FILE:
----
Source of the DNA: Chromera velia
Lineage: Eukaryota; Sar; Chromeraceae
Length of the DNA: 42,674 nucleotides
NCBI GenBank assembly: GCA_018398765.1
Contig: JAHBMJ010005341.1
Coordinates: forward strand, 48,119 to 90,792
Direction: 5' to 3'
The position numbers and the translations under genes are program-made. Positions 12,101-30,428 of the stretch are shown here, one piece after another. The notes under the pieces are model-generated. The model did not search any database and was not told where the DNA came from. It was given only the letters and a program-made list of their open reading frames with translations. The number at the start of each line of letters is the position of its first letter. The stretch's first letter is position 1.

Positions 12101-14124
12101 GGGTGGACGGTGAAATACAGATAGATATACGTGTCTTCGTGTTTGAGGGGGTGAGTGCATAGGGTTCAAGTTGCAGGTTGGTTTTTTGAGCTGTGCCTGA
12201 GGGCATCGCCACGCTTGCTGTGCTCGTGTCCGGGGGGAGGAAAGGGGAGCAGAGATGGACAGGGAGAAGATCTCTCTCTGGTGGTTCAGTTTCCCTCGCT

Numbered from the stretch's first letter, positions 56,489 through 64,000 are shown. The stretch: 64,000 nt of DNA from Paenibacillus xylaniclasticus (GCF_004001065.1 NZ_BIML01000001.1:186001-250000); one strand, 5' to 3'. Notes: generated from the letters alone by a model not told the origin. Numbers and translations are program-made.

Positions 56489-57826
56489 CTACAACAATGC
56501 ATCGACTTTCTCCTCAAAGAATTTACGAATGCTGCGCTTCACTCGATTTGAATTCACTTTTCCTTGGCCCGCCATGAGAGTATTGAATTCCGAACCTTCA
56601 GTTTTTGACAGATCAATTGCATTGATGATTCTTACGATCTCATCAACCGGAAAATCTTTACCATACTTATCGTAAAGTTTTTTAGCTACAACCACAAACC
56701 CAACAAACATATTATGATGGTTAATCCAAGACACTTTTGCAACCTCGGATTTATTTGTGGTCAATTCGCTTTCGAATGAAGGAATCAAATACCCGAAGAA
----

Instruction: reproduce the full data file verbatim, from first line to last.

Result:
Source of the DNA: Chromera velia
Lineage: Eukaryota; Sar; Chromeraceae
Length of the DNA: 42,674 nucleotides
NCBI GenBank assembly: GCA_018398765.1
Contig: JAHBMJ010005341.1
Coordinates: forward strand, 48,119 to 90,792
Direction: 5' to 3'
The position numbers and the translations under genes are program-made. Positions 12,101-30,428 of the stretch are shown here, one piece after another. The notes under the pieces are model-generated. The model did not search any database and was not told where the DNA came from. It was given only the letters and a program-made list of their open reading frames with translations. The number at the start of each line of letters is the position of its first letter. The stretch's first letter is position 1.

Positions 12101-14124
12101 GGGTGGACGGTGAAATACAGATAGATATACGTGTCTTCGTGTTTGAGGGGGTGAGTGCATAGGGTTCAAGTTGCAGGTTGGTTTTTTGAGCTGTGCCTGA
12201 GGGCATCGCCACGCTTGCTGTGCTCGTGTCCGGGGGGAGGAAAGGGGAGCAGAGATGGACAGGGAGAAGATCTCTCTCTGGTGGTTCAGTTTCCCTCGCT

Numbered from the stretch's first letter, positions 56,489 through 64,000 are shown. The stretch: 64,000 nt of DNA from Paenibacillus xylaniclasticus (GCF_004001065.1 NZ_BIML01000001.1:186001-250000); one strand, 5' to 3'. Notes: generated from the letters alone by a model not told the origin. Numbers and translations are program-made.

Positions 56489-57826
56489 CTACAACAATGC
56501 ATCGACTTTCTCCTCAAAGAATTTACGAATGCTGCGCTTCACTCGATTTGAATTCACTTTTCCTTGGCCCGCCATGAGAGTATTGAATTCCGAACCTTCA
56601 GTTTTTGACAGATCAATTGCATTGATGATTCTTACGATCTCATCAACCGGAAAATCTTTACCATACTTATCGTAAAGTTTTTTAGCTACAACCACAAACC
56701 CAACAAACATATTATGATGGTTAATCCAAGACACTTTTGCAACCTCGGATTTATTTGTGGTCAATTCGCTTTCGAATGAAGGAATCAAATACCCGAAGAA